Antonín Dvořák - Piano quartet no. 2 Es dur op. 87 (1889), Josef Suk - Piano quartet a moll op. 1 (1891)
Klavírní kvarteto Josefa Suka: Radim Kresta - violin, Eva Krestová - viola, Václav Petr - violoncello, Václav Mácha - piano
Works by Antonín Dvořák and Josef Suk - a teacher and his devoted pupil, the father-in-law and his son-in-law - have customarily been performed together at concerts and featured next to each other on recordings. What is more, the two piano concertos on this CD were created within the range of a mere two years. Yet that is all they have in common. Dvořák's Opus 87 reveals the personal and creative maturity of the 48-year-old composer, who at the time was in the prime of his life. Soon after completing his quartet, the maestro assumed the post of professor of composition at the Prague Conservatory. This decision would prove to be fateful - yet not so much for himself as it would be for the 17-year-old Suk, who was one of the most gifted students of Dvořák's selected class. A child prodigy, Suk had enrolled at the conservatory at the age of 16, and a few years later he would be travelling around the world as a member of the famed Czech Quartet. He gave his Piano Quartet, which he wrote under Dvořák's guidance, the symbolical opus number 1. The piece reflects his contemporary auto-stylisation as a passionate, flaring youth, yet its melodic forcibility and tenderness match that of Dvořák's work. The Josef Suk Piano Quartet (formerly the Ensemble Taras) has manifested its extraordinary qualities at international competitions (victory at the Concorso Salieri-Zinetti in Verona, the ACM Premio Trio di Trieste), as well as on concert stages all over the world. The recording makes it evident that the young musicians have Dvořák and Suk in their blood.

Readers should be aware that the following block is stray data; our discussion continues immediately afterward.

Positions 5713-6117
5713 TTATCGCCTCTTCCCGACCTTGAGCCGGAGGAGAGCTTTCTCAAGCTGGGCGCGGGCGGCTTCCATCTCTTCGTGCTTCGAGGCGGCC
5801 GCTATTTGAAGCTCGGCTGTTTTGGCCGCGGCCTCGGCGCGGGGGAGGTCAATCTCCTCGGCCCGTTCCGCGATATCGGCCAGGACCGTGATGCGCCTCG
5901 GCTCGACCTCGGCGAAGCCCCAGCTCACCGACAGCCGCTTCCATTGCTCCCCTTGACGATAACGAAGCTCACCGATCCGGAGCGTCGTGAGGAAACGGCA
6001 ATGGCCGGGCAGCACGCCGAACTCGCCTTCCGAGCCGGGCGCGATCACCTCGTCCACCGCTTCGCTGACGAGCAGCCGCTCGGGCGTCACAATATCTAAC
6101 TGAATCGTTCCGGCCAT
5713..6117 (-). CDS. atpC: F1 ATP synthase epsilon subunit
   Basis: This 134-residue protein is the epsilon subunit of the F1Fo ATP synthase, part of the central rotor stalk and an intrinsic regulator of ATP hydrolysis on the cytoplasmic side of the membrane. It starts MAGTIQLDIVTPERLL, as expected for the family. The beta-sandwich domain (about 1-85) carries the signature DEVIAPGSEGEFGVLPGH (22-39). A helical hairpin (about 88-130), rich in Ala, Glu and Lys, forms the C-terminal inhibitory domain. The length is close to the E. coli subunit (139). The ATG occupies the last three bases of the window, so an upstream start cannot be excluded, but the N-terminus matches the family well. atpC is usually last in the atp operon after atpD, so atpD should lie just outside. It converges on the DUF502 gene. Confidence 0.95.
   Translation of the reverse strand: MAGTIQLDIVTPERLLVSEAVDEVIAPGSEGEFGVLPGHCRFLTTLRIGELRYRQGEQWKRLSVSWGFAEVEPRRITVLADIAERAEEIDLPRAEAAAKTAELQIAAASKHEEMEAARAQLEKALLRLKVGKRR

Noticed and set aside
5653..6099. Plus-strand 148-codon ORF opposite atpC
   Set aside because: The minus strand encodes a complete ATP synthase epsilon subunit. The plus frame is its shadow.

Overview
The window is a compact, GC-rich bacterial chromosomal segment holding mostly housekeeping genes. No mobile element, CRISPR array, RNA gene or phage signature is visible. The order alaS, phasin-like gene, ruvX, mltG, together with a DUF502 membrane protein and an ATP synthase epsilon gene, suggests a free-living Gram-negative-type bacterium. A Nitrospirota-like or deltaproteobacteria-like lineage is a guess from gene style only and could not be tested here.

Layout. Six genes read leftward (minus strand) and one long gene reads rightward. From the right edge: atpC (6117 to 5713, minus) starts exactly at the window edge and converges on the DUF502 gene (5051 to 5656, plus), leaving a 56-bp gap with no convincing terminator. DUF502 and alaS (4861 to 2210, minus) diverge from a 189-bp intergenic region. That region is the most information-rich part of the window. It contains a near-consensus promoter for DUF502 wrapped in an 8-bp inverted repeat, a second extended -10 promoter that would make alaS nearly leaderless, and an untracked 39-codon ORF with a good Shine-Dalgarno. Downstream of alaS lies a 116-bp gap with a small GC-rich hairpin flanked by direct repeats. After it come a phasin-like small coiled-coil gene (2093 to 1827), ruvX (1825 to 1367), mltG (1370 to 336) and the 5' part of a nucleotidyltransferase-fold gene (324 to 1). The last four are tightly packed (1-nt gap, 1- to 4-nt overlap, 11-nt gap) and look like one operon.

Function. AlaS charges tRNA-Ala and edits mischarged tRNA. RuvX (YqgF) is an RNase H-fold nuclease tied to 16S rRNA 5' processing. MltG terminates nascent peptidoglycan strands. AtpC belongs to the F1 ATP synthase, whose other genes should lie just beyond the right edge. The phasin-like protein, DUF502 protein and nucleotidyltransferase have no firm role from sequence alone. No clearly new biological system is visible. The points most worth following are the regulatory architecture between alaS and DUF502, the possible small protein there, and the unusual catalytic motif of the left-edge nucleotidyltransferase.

The mature Antonín Dvořák vs. the teenage Josef Suk - a duel with two victors.
“There are obvious links in the sturdy, earthy sweep of the themes and the
intense dialogue between the instruments, and both have slow movements of
big-hearted beauty. The Josef Suk Piano Quartet is named after the violinist
(1929–2011) who was grandson of the composer Suk (and so great-grandson of
Dvořák); they play with huge sound, loving detail and the kind of conviction
and authority that comes from personal connection.” The Guardian, 20th July 2017
“All four musicians are steeped in the Czech tradition, which in terms of the
string players means warmth and an unfettered ease that is very engaging.
Climaxes are full-throated but never overstated – just listen to the way the
first movement of Dvořák’s Second Piano Quartet ebbs and flows, one moment
surging forwards, the next brought down to the quietest of dynamics” Gramophone, October 2017
Piano Quartet No. 2 in E flat major, Op. 87 (B. 162)